Letter: With Taxes Increasing, Do We Need New Services?

Resident Joy Matsuura asks in a letter to the editor if funds raised by a proposed new utility tax, utility rate hikes and a property tax increase are truly necessary.


Water utility bills will go up by more than a ten dollars a month in 2013 and will increase again in 2014 if the City Council approves the budget put forth in the October 1st meeting.

Low water usage was a reason given for the need to increase water rates, though the main reason is that the City wants more money. Raising property taxes alone won't bring in enough money (because the law limits the amount that they can be raised by the City to one percent of the City's portion of the property tax), so the City is exploring other revenue sources.

To balance the budget, the City Manager proposed a 5.1 percent increase in storm drain fees, a 12.7 percent increase in EMS rates, and an 8 percent increase in water rates. These would increase water utility bills by 8.8 percent in 2013 and another 5.5 percent in 2014. Also proposed were an additional utility tax of 3.4 percent in 2013 and 5 percent in 2014 (it's unclear which utilities will be taxed), plus the increase in property taxes. All of these will be in addition to the levy for the fire station that will be voted on soon.

City Manager Rich Conrad noted that in a recent survey only 2 percent of respondents said that high taxes were the most important problem. He also repeatedly pointed out that property taxes went down in 2010. He ignored the fact that they had jumped in the years before 2010 (while property values plummeted) and that they jumped right back up after 2010 (even though property values stayed low). For many people, property taxes in 2011 were higher than they had been in 2009.

If the City needs the extra funds to provide necessary services, then we should be supportive. However, I don't know whether ALL the things the City proposes are necessary. For example, the increase in storm drain fees is due in part to street sweeping being shifted to it and to partially fund a new position: a Sustainability Coordinator. Street sweeping seems valuable, but does a Sustainability Coordinator?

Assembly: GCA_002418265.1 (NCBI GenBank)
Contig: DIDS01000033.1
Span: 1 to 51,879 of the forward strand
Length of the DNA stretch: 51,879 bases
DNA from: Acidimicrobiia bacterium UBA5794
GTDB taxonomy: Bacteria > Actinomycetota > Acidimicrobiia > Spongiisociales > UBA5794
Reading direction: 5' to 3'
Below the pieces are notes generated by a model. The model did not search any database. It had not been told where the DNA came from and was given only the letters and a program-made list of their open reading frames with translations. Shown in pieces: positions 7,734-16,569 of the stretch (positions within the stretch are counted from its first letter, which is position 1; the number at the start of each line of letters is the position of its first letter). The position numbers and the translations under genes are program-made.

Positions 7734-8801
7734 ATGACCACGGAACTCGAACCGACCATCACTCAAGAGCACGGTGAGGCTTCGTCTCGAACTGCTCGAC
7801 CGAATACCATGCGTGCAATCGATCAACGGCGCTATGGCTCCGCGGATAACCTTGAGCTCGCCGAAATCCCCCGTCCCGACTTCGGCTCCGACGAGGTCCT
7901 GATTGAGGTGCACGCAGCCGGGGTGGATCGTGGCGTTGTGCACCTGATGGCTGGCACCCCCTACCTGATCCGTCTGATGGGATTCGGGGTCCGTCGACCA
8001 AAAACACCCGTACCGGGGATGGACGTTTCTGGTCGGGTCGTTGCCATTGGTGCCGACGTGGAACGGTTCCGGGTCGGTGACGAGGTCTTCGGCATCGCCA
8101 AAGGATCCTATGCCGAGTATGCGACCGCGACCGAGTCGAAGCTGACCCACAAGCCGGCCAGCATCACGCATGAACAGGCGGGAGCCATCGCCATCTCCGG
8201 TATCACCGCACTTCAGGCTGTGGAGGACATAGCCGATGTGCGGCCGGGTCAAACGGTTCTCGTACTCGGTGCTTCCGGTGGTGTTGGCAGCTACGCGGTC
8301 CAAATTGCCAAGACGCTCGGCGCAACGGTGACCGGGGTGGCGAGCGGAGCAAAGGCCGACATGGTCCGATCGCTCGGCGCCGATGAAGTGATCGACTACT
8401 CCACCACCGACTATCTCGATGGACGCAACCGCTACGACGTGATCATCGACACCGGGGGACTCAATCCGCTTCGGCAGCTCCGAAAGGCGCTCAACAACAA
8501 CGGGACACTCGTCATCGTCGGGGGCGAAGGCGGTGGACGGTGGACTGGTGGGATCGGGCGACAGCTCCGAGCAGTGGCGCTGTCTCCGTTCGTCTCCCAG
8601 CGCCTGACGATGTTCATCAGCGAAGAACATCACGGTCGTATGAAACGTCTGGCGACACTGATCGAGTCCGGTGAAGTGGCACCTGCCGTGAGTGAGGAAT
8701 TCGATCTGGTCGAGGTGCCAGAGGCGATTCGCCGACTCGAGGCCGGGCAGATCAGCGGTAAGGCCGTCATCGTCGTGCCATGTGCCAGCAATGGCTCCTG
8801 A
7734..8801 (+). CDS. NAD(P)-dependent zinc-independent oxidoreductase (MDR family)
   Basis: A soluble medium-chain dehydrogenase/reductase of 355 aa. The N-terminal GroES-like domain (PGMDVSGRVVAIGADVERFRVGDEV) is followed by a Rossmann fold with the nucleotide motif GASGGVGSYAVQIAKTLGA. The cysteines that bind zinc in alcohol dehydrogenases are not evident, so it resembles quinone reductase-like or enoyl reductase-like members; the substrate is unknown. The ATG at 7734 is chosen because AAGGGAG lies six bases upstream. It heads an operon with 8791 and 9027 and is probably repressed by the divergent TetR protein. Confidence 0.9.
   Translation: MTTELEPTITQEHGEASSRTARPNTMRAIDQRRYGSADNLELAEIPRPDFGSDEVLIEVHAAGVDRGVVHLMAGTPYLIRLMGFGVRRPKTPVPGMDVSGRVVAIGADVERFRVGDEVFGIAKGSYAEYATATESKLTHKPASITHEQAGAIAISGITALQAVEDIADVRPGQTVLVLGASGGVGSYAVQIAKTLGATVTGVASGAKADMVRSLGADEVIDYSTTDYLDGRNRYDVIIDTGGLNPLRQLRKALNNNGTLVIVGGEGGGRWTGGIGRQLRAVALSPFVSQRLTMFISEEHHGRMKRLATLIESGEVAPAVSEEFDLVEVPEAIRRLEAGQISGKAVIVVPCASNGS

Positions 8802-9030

The budget mentions $70,000 for transportation. We want them to have reliable vehicles, but it seems worth asking whether the cars NEED replacing or are simply scheduled to be replaced. Can they be replaced a year or two later without causing any problems?

The City wants to hire an IGS Technician. I assume this is because of their plan to buy new computers and upgrade software. We have many tech-savvy residents. Some of them might want to look into the planned upgrades/purchases to see if they are truly needed. And even if we need the upgrades and equipment, City Hall doesn't have the technological demands of a IT company. Do we need a tech person on staff full time?

Other ways that the City intends to spend money might warrant scrutiny. The City recently spent $2 million dollars resurfacing 7 miles of the Mercer Ways (and covering a few ditches). More work is scheduled for East Mercer Way--how much will that cost?

The City Council will review the details of the budget over the next several meetings (Oct. 15, 22, Nov. 5, and 19). It would be a good idea to attend these meetings (or view them online) and contact your council members with feedback.

-J. Matsuura


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